Creating an Enabling Environment for Task Shifting in HIV and AIDS Services: Recommendations Based on Two African Country Case Studies
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At the United Nations High-Level Meeting on AIDS in June 2006, Member States agreed to work toward the broad goal of "universal access to comprehensive prevention programs, treatment, care, and support" by 2010. However, without the strengthening of health systems, including a significant expansion of the health workforce, universal access to HIV services will not be possible. There is a clear need to plan for the strengthening and expansion of the health workforce in the context of the HIV epidemic. Task shifting is the "process of delegation whereby tasks are moved, where appropriate, to less specialized health workers" (WHO, 2007c, p. 3). Shifting tasks is especially beneficial when considering the amount of time that it takes to train qualified doctors and nurses, compared with the amount of time needed to train a community health worker in specific tasks. Many African countries have already recognized the value of task shifting in the health sector and have begun shifting certain tasks. The USAID | Health Policy Initiative, Task Order 1, with the East, Central, and Southern Africa (ECSA) Health Community and ECSA College of Nurses, carried out case studies in Swaziland (Mehlomakhulu, 2010) and Uganda (Dambisya, 2010) to obtain a better understanding of the task-shifting approaches and policies in these countries.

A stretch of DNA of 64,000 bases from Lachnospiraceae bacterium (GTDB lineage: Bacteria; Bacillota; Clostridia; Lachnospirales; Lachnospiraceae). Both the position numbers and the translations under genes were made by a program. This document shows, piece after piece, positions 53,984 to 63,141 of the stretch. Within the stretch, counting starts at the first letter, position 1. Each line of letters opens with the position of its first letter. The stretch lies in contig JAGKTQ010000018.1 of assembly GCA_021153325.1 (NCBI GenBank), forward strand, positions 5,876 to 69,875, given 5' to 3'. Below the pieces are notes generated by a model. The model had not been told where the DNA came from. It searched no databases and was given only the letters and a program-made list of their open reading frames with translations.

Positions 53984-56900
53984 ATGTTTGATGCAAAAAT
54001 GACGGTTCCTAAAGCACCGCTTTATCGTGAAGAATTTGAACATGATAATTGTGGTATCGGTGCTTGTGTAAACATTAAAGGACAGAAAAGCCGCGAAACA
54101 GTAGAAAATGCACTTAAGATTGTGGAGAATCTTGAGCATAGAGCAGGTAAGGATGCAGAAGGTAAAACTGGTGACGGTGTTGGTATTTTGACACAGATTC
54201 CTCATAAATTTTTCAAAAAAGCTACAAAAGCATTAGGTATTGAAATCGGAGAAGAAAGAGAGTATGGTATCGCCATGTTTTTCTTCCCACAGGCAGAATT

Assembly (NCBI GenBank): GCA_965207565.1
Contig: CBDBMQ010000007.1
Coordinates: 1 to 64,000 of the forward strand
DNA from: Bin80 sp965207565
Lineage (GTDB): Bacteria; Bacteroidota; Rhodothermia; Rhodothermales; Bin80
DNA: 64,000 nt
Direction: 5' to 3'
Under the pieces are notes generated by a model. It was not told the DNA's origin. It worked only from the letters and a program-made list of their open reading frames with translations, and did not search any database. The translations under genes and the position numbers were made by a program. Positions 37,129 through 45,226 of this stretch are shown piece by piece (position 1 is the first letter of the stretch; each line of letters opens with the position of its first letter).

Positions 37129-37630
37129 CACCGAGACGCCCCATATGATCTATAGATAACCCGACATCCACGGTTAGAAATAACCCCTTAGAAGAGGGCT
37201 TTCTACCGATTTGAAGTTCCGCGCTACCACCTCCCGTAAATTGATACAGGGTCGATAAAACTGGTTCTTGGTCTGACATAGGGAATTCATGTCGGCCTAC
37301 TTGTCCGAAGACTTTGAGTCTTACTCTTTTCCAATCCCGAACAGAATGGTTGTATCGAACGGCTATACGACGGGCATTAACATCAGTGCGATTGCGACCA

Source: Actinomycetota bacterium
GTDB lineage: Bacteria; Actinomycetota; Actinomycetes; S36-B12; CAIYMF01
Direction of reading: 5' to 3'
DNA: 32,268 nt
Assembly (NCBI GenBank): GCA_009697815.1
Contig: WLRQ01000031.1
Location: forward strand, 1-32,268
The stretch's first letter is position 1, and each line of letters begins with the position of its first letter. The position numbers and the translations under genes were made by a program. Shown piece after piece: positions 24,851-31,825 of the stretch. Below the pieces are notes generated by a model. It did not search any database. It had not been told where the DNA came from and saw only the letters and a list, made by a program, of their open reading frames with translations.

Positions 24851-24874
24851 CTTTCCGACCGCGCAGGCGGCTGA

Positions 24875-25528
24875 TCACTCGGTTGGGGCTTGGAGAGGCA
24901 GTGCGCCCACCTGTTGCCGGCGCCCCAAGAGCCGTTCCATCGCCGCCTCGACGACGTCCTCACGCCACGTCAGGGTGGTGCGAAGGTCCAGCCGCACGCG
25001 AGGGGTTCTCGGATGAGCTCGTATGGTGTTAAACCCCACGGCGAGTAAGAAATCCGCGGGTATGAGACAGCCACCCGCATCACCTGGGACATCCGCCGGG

|Document Type:||Policy Briefs|
|No. of Pages:||4|
|Country:||Swaziland, Uganda, AFRICA|
|Keywords:||HIV/AIDS, Case Studies, Strategic Planning|